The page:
All of the abbreviations in the above table are the same as previously used. In addition, HDF200 is an oleaginous fluid available from Total.

The above formulation had the following properties:

______________________________________Unaged Mud Properties______________________________________  Formulation            11  600 @ 150° F.            34  300       18  200       12  100        8   6         2   3         2  Gels 10"/10'            2/5  PV        16  YP         2  HTHP @ 300° F.            --______________________________________

The above mud formulation was heat aged @ 400° F. for 72 hours. The resulting fluid had the following properties:

______________________________________Heat Aged Mud Properties______________________________________  Formulation            11  600 @ 150° F.            45  300       24  200       16  100       8   6        1   3        1  Gels 10"/10'            1/10  PV        21  YP        3  HTHP @ 300° F.            4.4______________________________________

Upon review, one of skill in the art should recognize that the above results indicate that alkaline-reserve-free oil-based drilling fluids useful in the drilling of subterranean wells can be prepared using the principles of this invention. Further, in Formulation, No. 11, HDF 2000 was used as the oleaginous fluid instead of the Saraline 200 used in the previous examples. This illustrates that a wide variety of oleaginous fluids may be used successfully in present invention.

EXAMPLE 6

A fluid illustrative of the present invention was formulated without lime (Formulation 12) and was compared to a fluid formulated in a conventional manner including lime (Formulation 13). The components of each fluid are given below:

______________________________________Formulation       12     13______________________________________HDF 2000, ml      192    192Clayton 38 HDG    6      6EMI-521           2.5    0VERSACOAT I       2.0    5.0VERSA VB          2.0    0EMI-526           4.0    4.0VERSATROL I       10.0   10.0Revdust           10.0   10.0Barite            311    311Water, ml         12.6   12.6VERSAMUL I        0      4VERSAWET I        0      3Lime              0      20______________________________________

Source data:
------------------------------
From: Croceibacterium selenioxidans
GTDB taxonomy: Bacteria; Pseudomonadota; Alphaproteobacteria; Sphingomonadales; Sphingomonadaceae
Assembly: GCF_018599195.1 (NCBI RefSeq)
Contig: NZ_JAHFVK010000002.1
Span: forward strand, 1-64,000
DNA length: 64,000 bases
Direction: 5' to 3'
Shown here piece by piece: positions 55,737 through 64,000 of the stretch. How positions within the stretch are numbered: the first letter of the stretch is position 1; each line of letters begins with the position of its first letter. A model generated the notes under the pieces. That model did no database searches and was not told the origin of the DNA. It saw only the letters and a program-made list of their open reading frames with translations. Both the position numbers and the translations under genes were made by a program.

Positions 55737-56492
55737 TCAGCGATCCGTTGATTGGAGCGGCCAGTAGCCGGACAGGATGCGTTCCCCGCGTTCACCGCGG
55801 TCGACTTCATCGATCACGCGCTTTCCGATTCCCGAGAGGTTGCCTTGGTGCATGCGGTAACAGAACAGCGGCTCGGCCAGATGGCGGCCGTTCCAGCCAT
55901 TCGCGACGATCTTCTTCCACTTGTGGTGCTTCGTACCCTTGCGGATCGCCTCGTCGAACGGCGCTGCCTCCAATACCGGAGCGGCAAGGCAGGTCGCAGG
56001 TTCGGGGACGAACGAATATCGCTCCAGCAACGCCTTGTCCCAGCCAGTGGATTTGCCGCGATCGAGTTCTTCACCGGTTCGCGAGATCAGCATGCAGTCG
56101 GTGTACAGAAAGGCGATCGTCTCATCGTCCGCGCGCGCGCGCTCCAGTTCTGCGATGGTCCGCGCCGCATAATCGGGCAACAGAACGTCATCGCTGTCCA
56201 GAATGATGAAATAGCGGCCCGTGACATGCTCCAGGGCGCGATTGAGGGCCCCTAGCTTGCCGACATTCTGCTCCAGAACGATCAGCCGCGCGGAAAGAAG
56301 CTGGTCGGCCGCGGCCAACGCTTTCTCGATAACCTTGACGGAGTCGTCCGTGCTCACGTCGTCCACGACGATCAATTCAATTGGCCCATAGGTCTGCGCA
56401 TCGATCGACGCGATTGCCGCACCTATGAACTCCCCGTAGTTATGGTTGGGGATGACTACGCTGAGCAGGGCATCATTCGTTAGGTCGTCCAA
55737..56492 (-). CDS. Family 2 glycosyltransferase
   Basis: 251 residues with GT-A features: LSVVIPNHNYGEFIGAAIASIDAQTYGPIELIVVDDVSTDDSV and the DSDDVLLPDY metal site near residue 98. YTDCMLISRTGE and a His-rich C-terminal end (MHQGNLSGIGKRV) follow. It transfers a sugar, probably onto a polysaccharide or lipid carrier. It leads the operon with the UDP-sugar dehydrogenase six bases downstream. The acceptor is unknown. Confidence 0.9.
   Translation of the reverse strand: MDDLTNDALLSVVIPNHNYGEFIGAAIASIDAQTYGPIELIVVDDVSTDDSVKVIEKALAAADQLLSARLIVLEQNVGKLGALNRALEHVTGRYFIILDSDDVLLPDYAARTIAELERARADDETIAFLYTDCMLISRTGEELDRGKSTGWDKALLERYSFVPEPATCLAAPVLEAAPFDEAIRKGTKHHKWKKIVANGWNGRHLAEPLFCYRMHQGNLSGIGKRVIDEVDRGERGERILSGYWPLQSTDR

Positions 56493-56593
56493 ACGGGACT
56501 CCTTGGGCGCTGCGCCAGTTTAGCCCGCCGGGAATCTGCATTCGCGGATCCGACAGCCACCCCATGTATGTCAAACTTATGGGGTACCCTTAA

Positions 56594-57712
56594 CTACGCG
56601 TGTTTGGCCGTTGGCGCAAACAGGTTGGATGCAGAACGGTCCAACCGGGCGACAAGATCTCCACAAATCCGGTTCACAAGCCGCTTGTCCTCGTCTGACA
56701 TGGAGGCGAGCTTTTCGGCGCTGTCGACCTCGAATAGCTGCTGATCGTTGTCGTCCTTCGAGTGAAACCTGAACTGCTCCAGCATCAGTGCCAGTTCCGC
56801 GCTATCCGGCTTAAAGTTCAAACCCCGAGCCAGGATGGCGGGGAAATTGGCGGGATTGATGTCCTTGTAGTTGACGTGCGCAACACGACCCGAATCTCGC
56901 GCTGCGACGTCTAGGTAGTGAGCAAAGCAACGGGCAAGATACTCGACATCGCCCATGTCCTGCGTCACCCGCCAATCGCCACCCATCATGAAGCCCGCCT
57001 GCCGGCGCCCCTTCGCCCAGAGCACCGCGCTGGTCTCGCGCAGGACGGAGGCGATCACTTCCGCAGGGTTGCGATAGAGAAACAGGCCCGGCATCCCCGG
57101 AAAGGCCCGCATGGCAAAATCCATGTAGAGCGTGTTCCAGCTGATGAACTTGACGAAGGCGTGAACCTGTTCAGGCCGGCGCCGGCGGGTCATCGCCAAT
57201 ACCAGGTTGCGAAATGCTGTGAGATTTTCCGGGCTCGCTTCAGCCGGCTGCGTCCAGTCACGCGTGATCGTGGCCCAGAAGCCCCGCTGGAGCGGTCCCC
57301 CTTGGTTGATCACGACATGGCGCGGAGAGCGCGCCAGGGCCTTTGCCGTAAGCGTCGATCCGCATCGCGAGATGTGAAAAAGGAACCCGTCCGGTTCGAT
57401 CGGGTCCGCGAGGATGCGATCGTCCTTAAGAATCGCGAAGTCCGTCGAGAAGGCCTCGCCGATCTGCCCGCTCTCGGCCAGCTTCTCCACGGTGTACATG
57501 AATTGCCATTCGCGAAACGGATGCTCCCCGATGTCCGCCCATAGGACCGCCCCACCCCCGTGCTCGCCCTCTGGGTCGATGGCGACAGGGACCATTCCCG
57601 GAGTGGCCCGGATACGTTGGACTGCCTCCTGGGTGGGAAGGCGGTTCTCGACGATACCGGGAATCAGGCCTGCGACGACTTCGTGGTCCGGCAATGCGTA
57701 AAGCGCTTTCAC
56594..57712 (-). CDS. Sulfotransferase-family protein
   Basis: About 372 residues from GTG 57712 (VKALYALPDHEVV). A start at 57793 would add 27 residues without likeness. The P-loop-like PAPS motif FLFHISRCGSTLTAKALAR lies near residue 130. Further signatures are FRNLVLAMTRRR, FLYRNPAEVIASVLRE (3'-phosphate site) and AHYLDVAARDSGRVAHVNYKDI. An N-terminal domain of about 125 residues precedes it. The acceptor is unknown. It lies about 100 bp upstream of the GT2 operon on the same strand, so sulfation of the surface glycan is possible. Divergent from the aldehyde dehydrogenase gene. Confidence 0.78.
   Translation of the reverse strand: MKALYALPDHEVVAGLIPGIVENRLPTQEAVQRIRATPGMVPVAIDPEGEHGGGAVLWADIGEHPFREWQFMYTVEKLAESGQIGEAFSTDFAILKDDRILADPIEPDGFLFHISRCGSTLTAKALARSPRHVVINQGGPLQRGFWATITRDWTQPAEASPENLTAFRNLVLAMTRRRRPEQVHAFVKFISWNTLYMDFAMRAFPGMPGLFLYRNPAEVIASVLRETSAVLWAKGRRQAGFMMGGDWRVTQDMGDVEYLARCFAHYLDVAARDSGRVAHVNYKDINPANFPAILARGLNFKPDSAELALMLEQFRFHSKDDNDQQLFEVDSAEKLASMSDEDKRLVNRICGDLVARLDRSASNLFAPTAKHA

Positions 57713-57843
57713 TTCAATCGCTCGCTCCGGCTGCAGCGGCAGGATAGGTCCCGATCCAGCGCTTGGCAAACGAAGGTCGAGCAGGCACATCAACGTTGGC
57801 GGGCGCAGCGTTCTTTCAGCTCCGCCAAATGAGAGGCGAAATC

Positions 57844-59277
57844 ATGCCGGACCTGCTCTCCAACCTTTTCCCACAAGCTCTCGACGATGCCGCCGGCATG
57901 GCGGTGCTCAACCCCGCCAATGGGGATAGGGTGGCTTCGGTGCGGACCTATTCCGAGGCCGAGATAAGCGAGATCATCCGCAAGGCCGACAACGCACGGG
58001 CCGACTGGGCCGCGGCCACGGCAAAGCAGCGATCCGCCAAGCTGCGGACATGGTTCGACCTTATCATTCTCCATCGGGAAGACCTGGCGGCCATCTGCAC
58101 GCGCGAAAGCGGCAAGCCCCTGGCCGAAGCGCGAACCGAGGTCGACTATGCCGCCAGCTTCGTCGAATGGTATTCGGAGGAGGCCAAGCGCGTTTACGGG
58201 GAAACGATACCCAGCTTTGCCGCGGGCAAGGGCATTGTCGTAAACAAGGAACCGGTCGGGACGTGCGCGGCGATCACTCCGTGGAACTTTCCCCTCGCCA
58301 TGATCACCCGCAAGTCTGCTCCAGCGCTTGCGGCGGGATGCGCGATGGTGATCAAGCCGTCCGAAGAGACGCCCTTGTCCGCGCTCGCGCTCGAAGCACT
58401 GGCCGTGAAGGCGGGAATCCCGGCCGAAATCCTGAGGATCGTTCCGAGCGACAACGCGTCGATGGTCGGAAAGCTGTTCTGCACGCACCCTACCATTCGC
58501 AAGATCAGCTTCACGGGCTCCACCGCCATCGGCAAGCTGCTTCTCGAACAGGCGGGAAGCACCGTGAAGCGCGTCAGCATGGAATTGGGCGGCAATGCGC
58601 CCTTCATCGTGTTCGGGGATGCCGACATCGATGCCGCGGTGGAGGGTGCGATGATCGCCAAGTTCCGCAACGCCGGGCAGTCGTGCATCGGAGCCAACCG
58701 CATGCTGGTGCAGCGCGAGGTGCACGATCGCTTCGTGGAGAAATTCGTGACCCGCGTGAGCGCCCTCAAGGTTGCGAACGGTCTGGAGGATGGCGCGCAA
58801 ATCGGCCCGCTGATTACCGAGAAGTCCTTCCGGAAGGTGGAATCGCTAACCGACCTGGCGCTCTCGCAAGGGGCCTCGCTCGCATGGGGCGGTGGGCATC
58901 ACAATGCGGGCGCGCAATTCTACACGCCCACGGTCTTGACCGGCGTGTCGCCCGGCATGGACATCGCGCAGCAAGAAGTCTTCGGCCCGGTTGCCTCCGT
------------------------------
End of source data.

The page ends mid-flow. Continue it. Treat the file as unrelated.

All of the abbreviations in the above table are the same as previously used.

Each fluid was weighed and the equivalent to 6.0 g of CO2 was injected into both formulations prior to heat aging @ 400° F. for 72 hours in sealed containers. The samples were cooled, the pressure of gas released and then the samples were subsequently weighed. The following table presents illustrative results:

______________________________________Formulation        12      13______________________________________Initial weight     5048.30 5060.10Weight w/CO2       5054.70 5066.10Weight after heat aging              5048.80 5066.10______________________________________

Upon review of the above, one of skill in the art should recognize that the carbon dioxide was absorbed via an acid base reaction with the lime and converted to calcium carbonate in Formulation 13. In contrast that fluid formulated in accordance with the present invention absorbed a negligible amount of the carbon dioxide gas. From such data one of skill in the art should understand that a person could, for example, take samples from the mud formulated in accordance with the present invention under pressure, relieve that pressure and measure the presence of carbon dioxide or other acidic gases. Further such a skilled person should appreciate that such a method could not be utilized with a conventional mud, such as Formulation 13, because there would be no way of determining the calcium carbonate generated by the presence of acidic gas down hole and the calcium carbonate that might be present as drill cuttings of limestone rock.

While the compositions and methods of this invention have been described in terms of illustrative and preferred embodiments, it will be apparent to those of skill in the art that variations may be applied to the process described herein without departing from the concept and scope of the invention. All such similar substitutes and modification apparent to those skilled in the art are deemed to be within the concept and scope of the invention as it is set out in the following claims.

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Classifications
U.S. Classification175/50, 507/129, 507/910, 175/65, 73/152.04
International ClassificationC09K8/32
Cooperative ClassificationY10S507/91, C09K8/32
European ClassificationC09K8/32